Dear Alumni, Friends, and Supporters:
With the end of spring quarter, the Department of Urban Design and Planning celebrated our 2019 graduates. We welcomed Samuel Assefa, Director of Seattle’s Office of Planning and Community Development as the keynote speaker for the College of Built Environment’s commencement on June 14th. He spoke to the importance of maintaining strong connections with fellow graduates in years ahead and the ways in which his career has been positively shaped by that. We look forward to celebrating the successes of our newest alumni as they build careers and communities together.
In reflecting on the past year, we wanted to share the stories of a few of the smart, creative, passionate students who are using their degrees in innovative ways to better their communities. You can read more about them in the tabs below.
We’ve also included a short story about the Livable City Year program, which was co-founded and is now co-directed by Associate Professor Branden Born. Now in its third year, this program has been remarkably successful at leveraging the talent of UW faculty and students on behalf of local communities, while also serving as a platform for innovative teaching and learning.
I hope you will join me in congratulating all of the 2019 graduates and that you will welcome them into your communities. Thank you for being part of the Department of Urban Design and Planning.
Christopher D. Campbell
Chair, Department of Urban Design and Planning
Over the past year, a group of UW Master of Urban Planning (MUP) students took their skills and knowledge from the classroom into the local community as part of the UW-wide Livable City Year (LCY) program. Over the course of two studios, taught by Urban Design and Planning Professor Branden Born, students worked directly with stakeholders from the 2018-19 partnering city of Bellevue, WA to research and develop designs for Bellevue’s new Civic Center.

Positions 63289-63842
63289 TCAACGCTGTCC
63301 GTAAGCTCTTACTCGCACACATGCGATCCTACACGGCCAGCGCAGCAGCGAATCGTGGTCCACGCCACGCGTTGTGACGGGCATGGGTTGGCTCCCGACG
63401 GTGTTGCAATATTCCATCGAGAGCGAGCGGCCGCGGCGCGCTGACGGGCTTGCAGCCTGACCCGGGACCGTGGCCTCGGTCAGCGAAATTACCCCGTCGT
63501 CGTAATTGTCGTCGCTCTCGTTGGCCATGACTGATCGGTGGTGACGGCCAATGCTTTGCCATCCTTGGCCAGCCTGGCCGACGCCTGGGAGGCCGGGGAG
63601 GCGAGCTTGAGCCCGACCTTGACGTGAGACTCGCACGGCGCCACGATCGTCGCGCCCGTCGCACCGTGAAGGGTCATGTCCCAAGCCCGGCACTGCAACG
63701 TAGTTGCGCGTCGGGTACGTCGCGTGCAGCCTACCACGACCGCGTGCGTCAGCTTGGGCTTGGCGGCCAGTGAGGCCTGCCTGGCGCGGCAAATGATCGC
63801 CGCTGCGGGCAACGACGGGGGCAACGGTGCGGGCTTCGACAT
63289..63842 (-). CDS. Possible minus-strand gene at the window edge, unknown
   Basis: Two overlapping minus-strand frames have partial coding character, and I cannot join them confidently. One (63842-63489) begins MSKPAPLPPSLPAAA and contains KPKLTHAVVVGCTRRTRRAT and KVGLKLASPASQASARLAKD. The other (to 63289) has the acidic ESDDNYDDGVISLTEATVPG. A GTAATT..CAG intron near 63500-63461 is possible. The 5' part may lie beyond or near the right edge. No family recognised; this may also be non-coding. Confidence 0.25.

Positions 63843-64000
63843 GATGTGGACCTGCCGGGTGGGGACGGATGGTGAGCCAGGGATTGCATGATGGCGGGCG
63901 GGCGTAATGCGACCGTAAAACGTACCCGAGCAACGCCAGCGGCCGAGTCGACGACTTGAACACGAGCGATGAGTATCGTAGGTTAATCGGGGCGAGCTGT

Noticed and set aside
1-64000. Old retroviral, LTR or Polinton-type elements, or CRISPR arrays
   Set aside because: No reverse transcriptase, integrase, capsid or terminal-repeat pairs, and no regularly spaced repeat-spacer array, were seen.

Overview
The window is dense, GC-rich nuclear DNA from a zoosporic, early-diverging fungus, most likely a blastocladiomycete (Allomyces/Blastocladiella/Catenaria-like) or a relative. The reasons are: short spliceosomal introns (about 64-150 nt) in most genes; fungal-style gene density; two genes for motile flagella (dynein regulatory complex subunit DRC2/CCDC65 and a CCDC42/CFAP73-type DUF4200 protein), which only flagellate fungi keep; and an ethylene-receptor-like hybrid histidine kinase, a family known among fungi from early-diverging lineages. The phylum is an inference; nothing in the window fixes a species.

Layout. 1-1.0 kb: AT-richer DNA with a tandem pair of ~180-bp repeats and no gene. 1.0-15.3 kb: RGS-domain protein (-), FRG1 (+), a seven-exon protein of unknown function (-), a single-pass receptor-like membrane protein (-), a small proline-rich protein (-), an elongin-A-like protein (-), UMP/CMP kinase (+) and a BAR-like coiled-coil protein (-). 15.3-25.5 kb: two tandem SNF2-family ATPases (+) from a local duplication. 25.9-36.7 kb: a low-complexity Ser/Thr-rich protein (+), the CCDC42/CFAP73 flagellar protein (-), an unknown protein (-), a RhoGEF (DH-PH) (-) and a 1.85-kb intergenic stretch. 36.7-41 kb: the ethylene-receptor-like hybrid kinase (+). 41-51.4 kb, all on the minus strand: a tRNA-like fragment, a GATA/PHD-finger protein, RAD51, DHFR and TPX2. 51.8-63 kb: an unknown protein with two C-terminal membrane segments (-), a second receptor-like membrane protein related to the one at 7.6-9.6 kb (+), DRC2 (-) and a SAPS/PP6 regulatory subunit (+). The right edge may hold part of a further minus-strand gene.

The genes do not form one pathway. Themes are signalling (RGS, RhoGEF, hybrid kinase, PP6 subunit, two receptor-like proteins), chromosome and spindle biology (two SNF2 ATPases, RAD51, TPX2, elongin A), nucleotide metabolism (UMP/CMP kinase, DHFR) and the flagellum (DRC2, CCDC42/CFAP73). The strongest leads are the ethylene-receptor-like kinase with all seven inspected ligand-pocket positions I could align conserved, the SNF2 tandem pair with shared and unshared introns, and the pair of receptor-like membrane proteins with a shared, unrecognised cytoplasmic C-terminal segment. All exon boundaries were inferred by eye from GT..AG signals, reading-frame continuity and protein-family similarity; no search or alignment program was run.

Dolores Velasquez – 2019, MIPM
When Dolores Velasquez began her online graduate degree program at UW, she didn’t know the academic experience she was gaining in infrastructure planning and emergency management would be paralleled so directly in her daily life. The knowledge she obtained as a MIPM student helped her to navigate and understand her community’s recovery in the aftermath of the Thomas Fire.
Nyles Green – 2019, CEP
This past year, Nyles Green undertook a unique senior project focused on preserving and sharing the stories of black musicians in the Pacific Northwest. Through the lens of community and culture, the resulting podcast, “Let the Record Play”, became the perfect medium to capture direct interviews and explore the narrative of Seattle’s music scene from the perspective of black musicians.